[an error occurred while processing this directive]
BBC News
watch One-Minute World News
Last Updated: Tuesday, 31 July 2007, 09:35 GMT 10:35 UK
Women's bill 'unites' Iran and US
By Kambiz Fattahi
BBC News, Washington

For more than 27 years, America and Iran have rarely seen eye-to-eye on anything.

Iranian women hold up banners calling for equal rights - June 2006
Iran's legal system discriminates against women

So, how is it that these archrivals have a similar position, albeit for very different reasons, on a key women's rights convention?

Iran and the US are two of only eight countries that have not joined the Convention on the Elimination of All Forms of Discrimination Against Women (Cedaw).

Supporters call Cedaw an international "bill of rights" for women.

"This treaty deals with the most basic rights for women and girls, including access to basic medical care, legal redress against violence, and access to education," says Sarah Albert, co-chair of the Working Group for Ratification of Cedaw.

The Committee on the Elimination of Discrimination against Women is meeting until 10 August at UN headquarters in New York to review reports on the situation of women in 15 of the 185 countries that are party to the convention.

Under Iran's previous president, Mohammad Khatami, the parliament passed a bill in favour of joining Cedaw.

But it was vetoed by Iran's powerful Guardian Council, an appointed body of six clerics and six jurists. The Council stated that the bill contradicted Islamic principles.

Of course, the US does not have a Guardian Council but its system of checks and balances can lead to long delays in implementing policy.


Former US President Jimmy Carter signed the Convention in 1980, but the Senate has yet to ratify it. In 1994, a group of senators blocked its passage.

Despite a 2002 attempt to revive it, the convention remains stalled in the Senate.

It is like the old colonialism... here you have the UN...saying to countries you have to do things my way. You have to do things in the way of Western nations
Dr Janice Crouse
Beverly Lahaye Institute
America is the only Western industrial democracy that has not ratified Cedaw.

"The opposition to the treaty is small but very vocal. It surrounds the issue of sovereignty. Opponents have argued that the US Constitution would be usurped if we were to ratify it," says Ms Albert.

Iran's opposition to Cedaw has deeper roots.

Mehrangiz Kar, an Iranian human rights lawyer based at Harvard, says that the Iranian legal system is inherently incompatible with Cedaw.

"The Iranian government is based upon Islam, and its constitution states that laws cannot contradict the Sharia. Given that the Sharia does not consider men and women's rights as equal, its joining the Convention would be problematic."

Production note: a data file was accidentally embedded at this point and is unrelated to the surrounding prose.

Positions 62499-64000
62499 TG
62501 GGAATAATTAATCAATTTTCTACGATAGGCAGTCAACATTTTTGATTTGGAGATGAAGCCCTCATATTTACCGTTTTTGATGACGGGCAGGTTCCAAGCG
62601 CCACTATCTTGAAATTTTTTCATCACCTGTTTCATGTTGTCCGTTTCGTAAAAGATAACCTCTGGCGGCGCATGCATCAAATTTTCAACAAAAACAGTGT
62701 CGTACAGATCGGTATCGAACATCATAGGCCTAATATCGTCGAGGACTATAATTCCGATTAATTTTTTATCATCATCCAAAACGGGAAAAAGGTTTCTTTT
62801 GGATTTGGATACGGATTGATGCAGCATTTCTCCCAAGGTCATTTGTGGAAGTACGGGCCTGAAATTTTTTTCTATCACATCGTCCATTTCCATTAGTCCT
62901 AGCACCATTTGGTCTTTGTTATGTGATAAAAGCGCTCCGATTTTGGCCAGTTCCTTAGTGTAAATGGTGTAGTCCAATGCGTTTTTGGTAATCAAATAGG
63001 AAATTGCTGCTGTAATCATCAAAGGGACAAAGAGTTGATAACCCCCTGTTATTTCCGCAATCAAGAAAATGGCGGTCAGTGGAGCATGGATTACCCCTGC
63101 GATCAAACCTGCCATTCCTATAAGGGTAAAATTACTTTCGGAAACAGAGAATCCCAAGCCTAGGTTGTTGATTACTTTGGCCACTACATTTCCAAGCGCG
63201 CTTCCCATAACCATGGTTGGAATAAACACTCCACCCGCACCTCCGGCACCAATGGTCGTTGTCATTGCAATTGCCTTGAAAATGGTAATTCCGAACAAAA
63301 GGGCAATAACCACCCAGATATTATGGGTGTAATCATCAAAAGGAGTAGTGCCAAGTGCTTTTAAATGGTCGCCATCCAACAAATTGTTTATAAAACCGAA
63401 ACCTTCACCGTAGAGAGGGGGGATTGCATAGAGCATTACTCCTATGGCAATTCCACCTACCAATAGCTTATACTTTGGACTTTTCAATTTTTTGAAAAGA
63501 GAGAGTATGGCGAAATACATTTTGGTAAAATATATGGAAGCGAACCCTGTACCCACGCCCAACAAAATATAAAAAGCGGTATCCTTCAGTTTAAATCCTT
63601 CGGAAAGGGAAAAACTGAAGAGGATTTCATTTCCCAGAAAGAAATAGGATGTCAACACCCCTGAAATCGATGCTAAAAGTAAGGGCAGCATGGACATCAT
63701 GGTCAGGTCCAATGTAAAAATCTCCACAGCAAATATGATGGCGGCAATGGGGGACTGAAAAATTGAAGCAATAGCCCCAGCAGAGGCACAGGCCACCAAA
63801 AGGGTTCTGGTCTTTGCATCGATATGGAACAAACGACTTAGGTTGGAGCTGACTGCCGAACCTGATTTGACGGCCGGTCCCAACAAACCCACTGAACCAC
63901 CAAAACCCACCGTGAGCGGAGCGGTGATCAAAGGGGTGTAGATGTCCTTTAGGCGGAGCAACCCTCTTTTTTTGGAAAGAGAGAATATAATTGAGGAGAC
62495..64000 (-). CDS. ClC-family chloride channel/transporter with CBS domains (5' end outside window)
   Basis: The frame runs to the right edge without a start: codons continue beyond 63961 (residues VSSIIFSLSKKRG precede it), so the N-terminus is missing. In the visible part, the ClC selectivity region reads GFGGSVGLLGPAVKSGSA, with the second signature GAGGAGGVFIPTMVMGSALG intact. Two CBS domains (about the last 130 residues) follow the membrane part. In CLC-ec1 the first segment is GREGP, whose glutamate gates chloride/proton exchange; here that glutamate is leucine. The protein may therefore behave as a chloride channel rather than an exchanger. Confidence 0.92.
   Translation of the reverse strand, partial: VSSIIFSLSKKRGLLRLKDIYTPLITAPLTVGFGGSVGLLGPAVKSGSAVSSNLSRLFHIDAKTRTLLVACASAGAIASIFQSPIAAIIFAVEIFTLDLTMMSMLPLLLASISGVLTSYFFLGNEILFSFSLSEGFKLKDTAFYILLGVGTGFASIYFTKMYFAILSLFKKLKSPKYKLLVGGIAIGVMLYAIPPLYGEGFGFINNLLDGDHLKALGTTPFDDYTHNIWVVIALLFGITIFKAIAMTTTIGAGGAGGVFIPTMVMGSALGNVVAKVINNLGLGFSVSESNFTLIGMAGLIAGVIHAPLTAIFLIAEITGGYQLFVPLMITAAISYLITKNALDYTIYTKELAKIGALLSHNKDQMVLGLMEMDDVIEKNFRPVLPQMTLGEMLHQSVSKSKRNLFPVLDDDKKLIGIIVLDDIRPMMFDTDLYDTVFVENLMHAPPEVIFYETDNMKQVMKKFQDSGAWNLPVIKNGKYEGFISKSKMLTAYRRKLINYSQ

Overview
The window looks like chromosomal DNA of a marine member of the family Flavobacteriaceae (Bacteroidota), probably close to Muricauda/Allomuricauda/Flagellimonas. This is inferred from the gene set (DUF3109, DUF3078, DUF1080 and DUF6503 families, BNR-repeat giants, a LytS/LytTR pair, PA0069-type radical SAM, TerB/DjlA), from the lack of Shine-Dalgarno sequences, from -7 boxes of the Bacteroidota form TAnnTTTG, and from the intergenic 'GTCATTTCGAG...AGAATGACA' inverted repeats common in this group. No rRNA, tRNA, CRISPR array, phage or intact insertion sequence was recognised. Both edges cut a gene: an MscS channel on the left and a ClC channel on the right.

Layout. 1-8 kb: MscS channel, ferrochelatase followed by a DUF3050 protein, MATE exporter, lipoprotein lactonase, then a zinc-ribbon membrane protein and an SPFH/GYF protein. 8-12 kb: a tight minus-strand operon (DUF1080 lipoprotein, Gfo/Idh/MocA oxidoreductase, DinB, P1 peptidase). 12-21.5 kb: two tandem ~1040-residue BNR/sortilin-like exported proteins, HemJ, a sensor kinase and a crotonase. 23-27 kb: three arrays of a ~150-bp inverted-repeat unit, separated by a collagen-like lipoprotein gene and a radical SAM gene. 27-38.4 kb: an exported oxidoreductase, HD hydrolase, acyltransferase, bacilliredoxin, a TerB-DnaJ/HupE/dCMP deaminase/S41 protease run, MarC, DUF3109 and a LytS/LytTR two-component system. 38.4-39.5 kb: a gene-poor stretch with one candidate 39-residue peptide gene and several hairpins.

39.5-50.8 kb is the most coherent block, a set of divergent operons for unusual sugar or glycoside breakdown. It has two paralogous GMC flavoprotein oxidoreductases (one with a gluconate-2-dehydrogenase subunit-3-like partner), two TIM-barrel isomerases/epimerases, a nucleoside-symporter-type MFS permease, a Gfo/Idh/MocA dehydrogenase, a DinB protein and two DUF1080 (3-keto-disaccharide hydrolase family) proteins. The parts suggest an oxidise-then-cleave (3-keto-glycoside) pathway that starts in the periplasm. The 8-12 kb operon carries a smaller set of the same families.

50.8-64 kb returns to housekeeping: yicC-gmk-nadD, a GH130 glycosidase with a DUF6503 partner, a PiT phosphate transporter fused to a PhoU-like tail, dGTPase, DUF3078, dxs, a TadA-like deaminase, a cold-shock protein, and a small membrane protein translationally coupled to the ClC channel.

But most Muslim nations have joined the Convention - even Saudi Arabia, whose constitution is the Koran and where women do not enjoy equality with men, has signed and ratified the Convention.

'Utopian wish-list'

In both the US and Iran, female opponents of international agreements like Cedaw have similar arguments.

Dr Janice Crouse of the conservative Beverly LaHaye Institute has called the treaty "a thinly disguised utopian wish-list".

Capitol Hill - file photo
The ratification of CEDAW is not a priority for the Bush administration

"It is like the old colonialism. That has certainly been discredited in history, but here you have the UN taking up the same kinds of principles and saying to countries you have to do things my way. You have to do things in the way of Western nations," Dr Crouse said in an interview posted on Concerned Women for America's website.

Conservatives like Dr Crouse also condemn Cedaw for loosening abortion regulations, although the State Department described the Convention as "abortion neutral."

Some high-ranking women within the Iranian government also reject treaties like Cedaw, which they see as a "failed Western model."

Zohreh Tabibzadeh Nouri, chief of Iran's Centre for Women and Family Affairs, has said that Iran will not ratify Cedaw so long as she is in charge.

Formerly known as the Centre for Women's Affairs, it was renamed under the conservative president Mahmoud Ahmadinejad.

"The changing of the name illustrates the current government's expectation that women's principal role in society should be that of housewives and mothers,"" says Asiyeh Amini, journalist and women's rights activist in Iran.


It is unlikely that the current governments in Tehran and Washington will ratify Cedaw.

The Bush administration has been reviewing the treaty for a couple of years but it is not high on the treaty ratification priority list to be sent to the Senate.

"At this time this administration is not seeking the ratification of any human rights treaty," says Sarah Albert.

Neither is the Iranian government. In fact, several women's rights activists have received jail sentences and police have broken up their public gatherings in Tehran.

Meanwhile in Washington, women's political influence has never been stronger. A top presidential contender is a woman. The Speaker of the House is a woman, so is the Secretary of State.

There is optimism among supporters that Cedaw could gain public support as candidates seek to attract women voters in the upcoming presidential campaigns.

Iranian women struggle for equality
08 Mar 07 |  Middle East
Iran police stop women's protest
08 Mar 07 |  Middle East
Iran talks up temporary marriages
02 Jun 07 |  Middle East
Iran police move into fashion business
02 Jan 07 |  Middle East
Washington diary: Inside Iran
28 Mar 07 |  Americas

The BBC is not responsible for the content of external internet sites

Has China's housing bubble burst?
How the world's oldest clove tree defied an empire
Why Royal Ballet principal Sergei Polunin quit


Americas Africa Europe Middle East South Asia Asia Pacific